The Fruchterman–Reingold algorithm was applied so that the data were presented in the relative space in which variables with stronger associations remained together and the less strongly associated variables were repelled from each other [31]. The pairwise Markov random field model was used to improve the accuracy of the partial correlation network, which was estimated from L1 regularized neighborhood regression. The least absolute contraction and selection operator was used to obtain regularization and make the model less sparse [32]. The EBIC parameter was adjusted to 0.25 to create a network with greater parsimony and specificity [33]. The qgraph package of the R studio (free version) program was used to estimate and visualize the graph [33]. Regularized algorithms of the selection operator and minimum absolute reduction (LASSO) were used to obtain the precision matrix, which, when standardized, represented the associations between the network variables. The thickness and color intensity of the lines represent the magnitude of the associations. The blue lines represent positive associations, and the red lines represent negative ones.
Finally, the centrality index’s expected influence was calculated. The expected influence indicates the importance of a node for the structure and function of the network. This centrality measure consists of the sum of all possible edge weights that connect one node to another and is used to assess the nature and strength of a variable’s cumulative influence within the network and thus the role it is expected to play in the activation, persistence, and remission of the network [34]. A positive expected influence means that the influence of that specific node in the network tends to increase for the acquisition of an adequate network pattern [34].

3. Results

A total of 253 preschoolers (4.44 ± 0.76 years old) were assessed. Significant differences between ages were seen for body weight and body height (Table 1).
PA was the behavior with the greatest compliance in preschoolers, while the lowest compliance was seen for the screen time recommendation. According to age, compliance with the three recommendations simultaneously was 2.2, 1.0, and 1.3%, for 3-, 4-, and 5-year-olds, respectively. (Figure 1).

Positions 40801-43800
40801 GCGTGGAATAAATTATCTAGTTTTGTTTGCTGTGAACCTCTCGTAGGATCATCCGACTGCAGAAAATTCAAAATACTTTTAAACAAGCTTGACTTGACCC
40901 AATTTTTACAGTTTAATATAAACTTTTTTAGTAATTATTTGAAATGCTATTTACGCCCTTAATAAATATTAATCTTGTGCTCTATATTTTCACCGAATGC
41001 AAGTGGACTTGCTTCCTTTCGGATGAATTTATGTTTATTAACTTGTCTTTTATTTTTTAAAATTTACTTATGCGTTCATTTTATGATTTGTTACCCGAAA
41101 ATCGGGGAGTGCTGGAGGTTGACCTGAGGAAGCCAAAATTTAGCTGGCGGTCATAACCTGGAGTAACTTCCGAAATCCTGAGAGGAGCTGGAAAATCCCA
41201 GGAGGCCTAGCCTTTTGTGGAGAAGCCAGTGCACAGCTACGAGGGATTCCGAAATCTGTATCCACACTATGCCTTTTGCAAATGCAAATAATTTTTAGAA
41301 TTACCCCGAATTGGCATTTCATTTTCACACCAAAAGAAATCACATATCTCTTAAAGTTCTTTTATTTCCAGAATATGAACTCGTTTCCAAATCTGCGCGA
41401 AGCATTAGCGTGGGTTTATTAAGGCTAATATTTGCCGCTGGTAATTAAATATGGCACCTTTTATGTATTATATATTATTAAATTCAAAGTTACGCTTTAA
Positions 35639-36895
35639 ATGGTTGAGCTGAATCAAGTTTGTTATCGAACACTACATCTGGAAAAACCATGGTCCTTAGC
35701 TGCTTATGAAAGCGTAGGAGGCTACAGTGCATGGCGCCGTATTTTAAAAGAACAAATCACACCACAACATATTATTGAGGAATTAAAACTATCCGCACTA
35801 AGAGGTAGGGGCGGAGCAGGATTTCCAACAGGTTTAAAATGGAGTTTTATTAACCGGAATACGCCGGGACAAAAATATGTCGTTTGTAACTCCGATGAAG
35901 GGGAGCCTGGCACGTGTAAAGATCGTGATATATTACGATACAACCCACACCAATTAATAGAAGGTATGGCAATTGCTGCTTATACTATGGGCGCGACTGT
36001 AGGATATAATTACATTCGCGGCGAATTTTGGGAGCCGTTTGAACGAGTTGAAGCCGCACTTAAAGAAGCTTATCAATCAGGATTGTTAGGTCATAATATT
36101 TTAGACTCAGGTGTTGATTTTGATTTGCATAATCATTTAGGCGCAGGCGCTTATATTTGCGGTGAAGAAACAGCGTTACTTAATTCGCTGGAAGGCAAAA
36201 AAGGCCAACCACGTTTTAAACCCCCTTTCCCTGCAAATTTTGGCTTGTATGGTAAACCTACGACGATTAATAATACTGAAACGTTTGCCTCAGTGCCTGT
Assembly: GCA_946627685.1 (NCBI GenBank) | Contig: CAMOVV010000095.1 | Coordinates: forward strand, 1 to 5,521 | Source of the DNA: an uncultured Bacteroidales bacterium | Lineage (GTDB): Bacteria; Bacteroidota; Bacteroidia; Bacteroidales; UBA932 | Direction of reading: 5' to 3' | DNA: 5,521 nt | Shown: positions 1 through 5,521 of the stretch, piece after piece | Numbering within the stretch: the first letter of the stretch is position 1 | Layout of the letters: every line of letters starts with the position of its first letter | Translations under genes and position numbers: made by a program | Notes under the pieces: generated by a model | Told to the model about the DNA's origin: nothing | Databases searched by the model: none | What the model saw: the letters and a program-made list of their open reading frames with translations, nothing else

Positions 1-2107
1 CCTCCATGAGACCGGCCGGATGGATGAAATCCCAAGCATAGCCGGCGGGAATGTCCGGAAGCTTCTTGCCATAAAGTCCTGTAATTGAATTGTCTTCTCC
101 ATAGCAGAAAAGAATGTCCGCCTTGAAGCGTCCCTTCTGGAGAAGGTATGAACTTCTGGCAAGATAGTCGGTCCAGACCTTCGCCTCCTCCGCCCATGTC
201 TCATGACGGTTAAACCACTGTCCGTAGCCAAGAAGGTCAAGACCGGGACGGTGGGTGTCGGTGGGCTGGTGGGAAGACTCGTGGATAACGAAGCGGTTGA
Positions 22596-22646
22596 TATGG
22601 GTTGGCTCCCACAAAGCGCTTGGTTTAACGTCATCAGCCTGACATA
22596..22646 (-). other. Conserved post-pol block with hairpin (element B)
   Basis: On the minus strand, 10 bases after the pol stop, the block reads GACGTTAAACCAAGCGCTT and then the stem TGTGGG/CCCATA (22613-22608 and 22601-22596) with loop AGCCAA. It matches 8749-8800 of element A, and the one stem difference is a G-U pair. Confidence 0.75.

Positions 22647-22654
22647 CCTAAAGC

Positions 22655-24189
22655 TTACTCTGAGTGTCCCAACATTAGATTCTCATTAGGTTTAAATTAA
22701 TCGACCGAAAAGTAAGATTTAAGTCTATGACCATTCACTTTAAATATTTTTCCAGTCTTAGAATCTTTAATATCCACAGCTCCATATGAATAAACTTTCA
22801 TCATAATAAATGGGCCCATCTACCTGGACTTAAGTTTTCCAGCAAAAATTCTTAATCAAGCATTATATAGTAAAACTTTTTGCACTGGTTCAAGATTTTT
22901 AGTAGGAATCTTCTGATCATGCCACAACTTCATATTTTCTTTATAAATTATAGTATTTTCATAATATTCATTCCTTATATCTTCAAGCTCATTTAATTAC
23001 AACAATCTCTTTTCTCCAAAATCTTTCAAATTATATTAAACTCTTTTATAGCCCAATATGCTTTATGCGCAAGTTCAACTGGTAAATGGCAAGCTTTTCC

The network analysis highlighted the emergent patterns of the interrelationships between all the variables presented in the network. For the 3-year-old preschoolers, the emerging network (Figure 2) showed that compliance with PA and sleep recommendations were negatively associated with sex and positively associated with CRF. At 4 years old, the emergent pattern highlighted a negative association between compliance with PA recommendations and sex and a positive association between CRF and speed–agility. Moreover, compliance with the screen time recommendation showed a positive association with adherence to the sleep duration recommendation. Finally, adherence to the sleep duration recommendations showed a positive association with CRF. At 5 years old, the emergent pattern indicated a positive association between compliance with the PA recommendations and CRF and lower limb strength. Additionally, sex was negatively associated with physical fitness components.
When analyzing the centrality indexes for each age group, it was observed that for preschoolers aged 3 years, CRF presented the highest expected influence value (2.169). For the 4- and 5-year-old preschoolers, compliance with the PA recommendation was the variable with the highest value (2.222 and 1.309, respectively). (Table 2).

4. Discussion